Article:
Nov 11

Bill’s Letter to Cancer

Here is the letter my son, Bill, wrote to cancer on his FaceBook page:

Dear Cancer,
For almost 8 years you and I have had this relationship. I can’t begin to tell you how much I want you out of my life. From the first day we met, you have only caused pain for not only me, but my family and friends as well. There are times you are so demanding that you won’t let me go out with my friends to have a good time. You take all my money. Bottom line, I am breaking up with you, changing the locks and kicking you out!
I hate you,

God, I love him…

Oct 11

Scientist proves potential of new nanoparticle design for cancer therapy

Drug delivering Nanoparticle

A new type of nanoparticle developed in the laboratories at the University of North Carolina has shown potential for more effective delivery of chemotherapy to treat cancer. Wenbin Lin, PhD, Kenan Distinguished Professor of Chemistry and Pharmacy, and colleagues report their finding in the Sept. 14, 2011 issue of Angewandte Chemie.

In laboratory studies, Lin and colleagues developed and tested a new type of nanoparticle that can deliver larger amounts of a drug and will not leak the drug as the particle circulates through the blood stream on its way to the target.

In the proof-of-concept experiments, they tested the nanoparticle’s ability to deliver therapeutic doses of the chemotherapy drug oxaliplatin to colon and pancreatic tumors. The oxaliplatin-based particles showed significant growth inhibition of pancreatic tumors that are extremely difficult to treat. The nanoparticle has two to three times therapeutic efficacy over oxaliplatin.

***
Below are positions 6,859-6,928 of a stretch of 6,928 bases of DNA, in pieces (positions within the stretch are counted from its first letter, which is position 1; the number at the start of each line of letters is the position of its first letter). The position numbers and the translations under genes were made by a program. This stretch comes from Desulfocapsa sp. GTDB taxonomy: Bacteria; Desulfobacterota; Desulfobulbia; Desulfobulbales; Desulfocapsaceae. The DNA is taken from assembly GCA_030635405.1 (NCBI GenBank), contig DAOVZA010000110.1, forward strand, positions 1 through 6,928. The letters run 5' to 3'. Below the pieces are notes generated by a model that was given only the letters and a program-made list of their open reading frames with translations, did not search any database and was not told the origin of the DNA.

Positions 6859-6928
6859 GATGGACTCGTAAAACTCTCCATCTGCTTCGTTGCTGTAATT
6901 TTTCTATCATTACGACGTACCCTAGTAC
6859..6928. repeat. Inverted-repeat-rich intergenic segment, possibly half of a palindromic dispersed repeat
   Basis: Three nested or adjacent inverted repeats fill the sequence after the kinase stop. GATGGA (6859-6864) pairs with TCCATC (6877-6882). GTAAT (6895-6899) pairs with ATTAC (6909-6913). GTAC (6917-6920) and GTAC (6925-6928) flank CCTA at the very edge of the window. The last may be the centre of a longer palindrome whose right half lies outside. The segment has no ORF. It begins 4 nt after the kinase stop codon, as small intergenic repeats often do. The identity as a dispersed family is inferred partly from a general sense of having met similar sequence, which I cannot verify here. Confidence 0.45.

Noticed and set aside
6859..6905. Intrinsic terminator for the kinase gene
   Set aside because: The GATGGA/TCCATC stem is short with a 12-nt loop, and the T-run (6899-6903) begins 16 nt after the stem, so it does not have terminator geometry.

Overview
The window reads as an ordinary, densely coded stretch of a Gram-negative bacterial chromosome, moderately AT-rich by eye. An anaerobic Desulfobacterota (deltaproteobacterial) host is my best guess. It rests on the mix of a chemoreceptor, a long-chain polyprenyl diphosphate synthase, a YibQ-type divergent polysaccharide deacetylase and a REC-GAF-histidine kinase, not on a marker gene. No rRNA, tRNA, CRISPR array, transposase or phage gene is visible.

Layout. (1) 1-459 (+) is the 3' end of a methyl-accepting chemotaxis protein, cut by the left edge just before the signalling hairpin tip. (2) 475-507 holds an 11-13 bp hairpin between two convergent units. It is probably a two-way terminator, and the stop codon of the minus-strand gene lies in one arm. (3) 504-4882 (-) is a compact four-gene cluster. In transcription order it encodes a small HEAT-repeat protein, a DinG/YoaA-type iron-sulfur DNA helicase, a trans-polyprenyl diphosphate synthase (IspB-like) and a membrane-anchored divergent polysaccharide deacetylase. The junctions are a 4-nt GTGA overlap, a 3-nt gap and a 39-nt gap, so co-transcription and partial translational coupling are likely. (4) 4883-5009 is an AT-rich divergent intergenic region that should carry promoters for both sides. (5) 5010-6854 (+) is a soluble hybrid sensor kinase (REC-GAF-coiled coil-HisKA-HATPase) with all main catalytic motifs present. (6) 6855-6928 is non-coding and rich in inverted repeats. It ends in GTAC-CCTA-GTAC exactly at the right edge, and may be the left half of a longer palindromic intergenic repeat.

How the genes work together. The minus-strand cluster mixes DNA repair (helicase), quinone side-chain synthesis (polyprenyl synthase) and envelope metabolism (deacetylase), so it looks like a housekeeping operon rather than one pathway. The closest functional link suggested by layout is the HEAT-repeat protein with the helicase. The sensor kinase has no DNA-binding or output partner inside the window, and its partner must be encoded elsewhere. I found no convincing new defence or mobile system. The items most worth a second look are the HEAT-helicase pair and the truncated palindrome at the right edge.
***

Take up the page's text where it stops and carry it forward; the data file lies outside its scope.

The nanoparticle is different from other nanoparticles in its very high drug loading and in the ability to release in the chemotherapeutics in a controlled fashion. The release of therapeutic cargoes depends on the naturally occurring molecules that are more abundant in many tumors.

Lin explains, “The polysilsesquioxane (PSQ) particle we have developed carries extremely high loadings of oxaliplatin-based chemotherapeutics. The particles are stable under normal physiological conditions, but can be readily reduced to release the platin cargoes in highly reducing tumor microenvironments that have high concentrations of reducing agents. As a result, they have very little background release and are more easily targeted to tumors than most existing particles. We need to thoroughly determine the pharmacokinetics and other important properties of the PSQparticle in order to translate this particle platform to the clinic.”

Via PsyOrg.com

Oct 11

Tumours grow their own blood vessels

For some tumours at least, a lack of host blood supply is not a problem.

Finding explains failure of drugs that target host vasculature.

Alla Katsnelson

Tumours don’t just rely on their host’s blood vessels for nourishment — they can make their own vasculature, according to two independent studies from the United States and Italy. The findings offer an explanation for why a class of drug once heralded as a game-changer in cancer treatment is proving less effective than had been hoped.